No need for German -- just "dual-clutch transmission". Instead of a clutch between the trans and engine, it has a clutch on each countershaft. Odd-numbered gears are on one countershaft, and even ones on the other. When shifting from 1st to 2nd, 1st-gear countershaft clutch is closed, and other clutch is open. It engages 2nd gear, then opens the 1st countershaft clutch whilst closing the 2nd countershaft clutch. The clutches and shift forks are under electro-servo control, but otherwise it's just a conventional manual trans.

    CVT is a belt between two pulleys that can change diameter, much like the "torque converter" centrifugal clutch I put on my go-cart in 1976. Because the pulleys can vary over the range, it's "continuously-variable" (the Mana circuitry jumps across this continuum in pseudo-gears). AFAIK, all mopeds use CVT. Kinda cool in my Murano, but DCT is way cooler.

    Last year we took the Mini Cooper down the Pacific Coast Hwy. Driving briskly, we got passed by a Ferrari. It's DCT was definitely cool, especially all wound out. But it's okay with me if working the clutch and shift forks manually is mo' cooler for you.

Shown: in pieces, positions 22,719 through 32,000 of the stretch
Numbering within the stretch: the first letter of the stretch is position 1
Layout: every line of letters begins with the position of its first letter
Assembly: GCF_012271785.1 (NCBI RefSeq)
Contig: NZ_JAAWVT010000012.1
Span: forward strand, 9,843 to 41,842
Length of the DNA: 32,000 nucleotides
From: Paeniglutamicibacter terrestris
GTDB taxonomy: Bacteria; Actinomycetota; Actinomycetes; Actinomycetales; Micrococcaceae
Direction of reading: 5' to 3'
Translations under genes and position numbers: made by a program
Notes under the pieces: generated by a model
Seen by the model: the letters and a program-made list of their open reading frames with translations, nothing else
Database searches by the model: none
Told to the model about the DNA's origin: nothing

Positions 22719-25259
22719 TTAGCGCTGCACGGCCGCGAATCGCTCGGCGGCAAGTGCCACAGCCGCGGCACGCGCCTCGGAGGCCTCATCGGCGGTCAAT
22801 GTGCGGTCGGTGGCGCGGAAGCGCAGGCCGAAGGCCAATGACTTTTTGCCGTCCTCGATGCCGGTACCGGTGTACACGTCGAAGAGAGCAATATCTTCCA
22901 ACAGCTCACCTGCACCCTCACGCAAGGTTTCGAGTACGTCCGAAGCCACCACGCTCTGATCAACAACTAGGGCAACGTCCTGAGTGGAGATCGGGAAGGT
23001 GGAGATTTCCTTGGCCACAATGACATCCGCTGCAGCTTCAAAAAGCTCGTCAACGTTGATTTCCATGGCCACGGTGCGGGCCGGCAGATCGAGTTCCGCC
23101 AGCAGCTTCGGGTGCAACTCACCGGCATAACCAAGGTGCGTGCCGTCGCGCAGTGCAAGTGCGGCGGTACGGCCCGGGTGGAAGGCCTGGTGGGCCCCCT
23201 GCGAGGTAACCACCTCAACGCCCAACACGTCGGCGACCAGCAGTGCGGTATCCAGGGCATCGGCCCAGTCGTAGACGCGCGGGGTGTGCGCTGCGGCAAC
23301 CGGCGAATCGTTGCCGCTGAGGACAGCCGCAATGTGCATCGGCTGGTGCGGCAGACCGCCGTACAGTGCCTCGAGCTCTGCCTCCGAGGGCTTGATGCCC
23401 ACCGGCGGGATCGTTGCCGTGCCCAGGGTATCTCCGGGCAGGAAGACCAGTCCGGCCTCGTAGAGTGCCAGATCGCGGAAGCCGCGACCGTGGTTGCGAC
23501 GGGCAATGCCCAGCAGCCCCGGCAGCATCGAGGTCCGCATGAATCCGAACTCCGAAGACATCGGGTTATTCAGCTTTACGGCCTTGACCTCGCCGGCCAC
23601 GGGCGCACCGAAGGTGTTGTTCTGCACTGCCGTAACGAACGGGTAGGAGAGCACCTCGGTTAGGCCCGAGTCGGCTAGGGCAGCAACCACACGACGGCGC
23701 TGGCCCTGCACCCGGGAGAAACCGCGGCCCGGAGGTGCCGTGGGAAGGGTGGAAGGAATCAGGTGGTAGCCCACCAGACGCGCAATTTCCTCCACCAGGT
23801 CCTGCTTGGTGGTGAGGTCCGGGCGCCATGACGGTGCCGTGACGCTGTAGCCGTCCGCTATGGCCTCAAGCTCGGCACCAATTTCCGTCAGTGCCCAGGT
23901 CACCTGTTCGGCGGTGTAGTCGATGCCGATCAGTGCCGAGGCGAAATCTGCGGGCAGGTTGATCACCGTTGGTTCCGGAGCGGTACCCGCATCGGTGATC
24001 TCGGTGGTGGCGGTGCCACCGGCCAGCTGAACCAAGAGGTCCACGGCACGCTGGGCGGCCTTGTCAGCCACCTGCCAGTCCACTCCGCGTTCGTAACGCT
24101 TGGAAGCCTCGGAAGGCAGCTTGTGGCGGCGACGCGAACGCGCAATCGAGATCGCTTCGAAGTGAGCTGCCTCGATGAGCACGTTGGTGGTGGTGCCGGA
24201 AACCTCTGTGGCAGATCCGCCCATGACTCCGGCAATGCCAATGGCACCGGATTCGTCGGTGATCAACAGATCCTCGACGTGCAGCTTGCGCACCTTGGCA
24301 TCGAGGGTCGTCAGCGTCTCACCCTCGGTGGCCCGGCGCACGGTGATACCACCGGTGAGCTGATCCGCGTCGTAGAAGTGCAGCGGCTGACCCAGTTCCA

One journo noted that the NC needed paddling, and that automating that (DCT) made a lot of sense (he was on non-DCT). I have trouble reconciling that with the purported wide powerband. Also not sure how DCT would really feel at the NC's more pedestrian rpms. At this point, it's too much reading and too little riding. Just like your post #2 said it would be.
  4. edgey999

    edgey999 Adventurer

    Joined:
    Feb 5, 2012
    Oddometer:
    22
    Location:
    UK
    Hi
    Inital feelings after a couple of hundred miles

    Fuel consumption - 79mpg :-)

    Good points

    Comfortable, much quicker than its weight/power figure suggest, GREAT gearbox (dont waste your money on the DCT), great riding position, really easy to ride, handling is safe, good quality (see below), good clocks, brilliant fuel consumption (70mph = 3300rpm)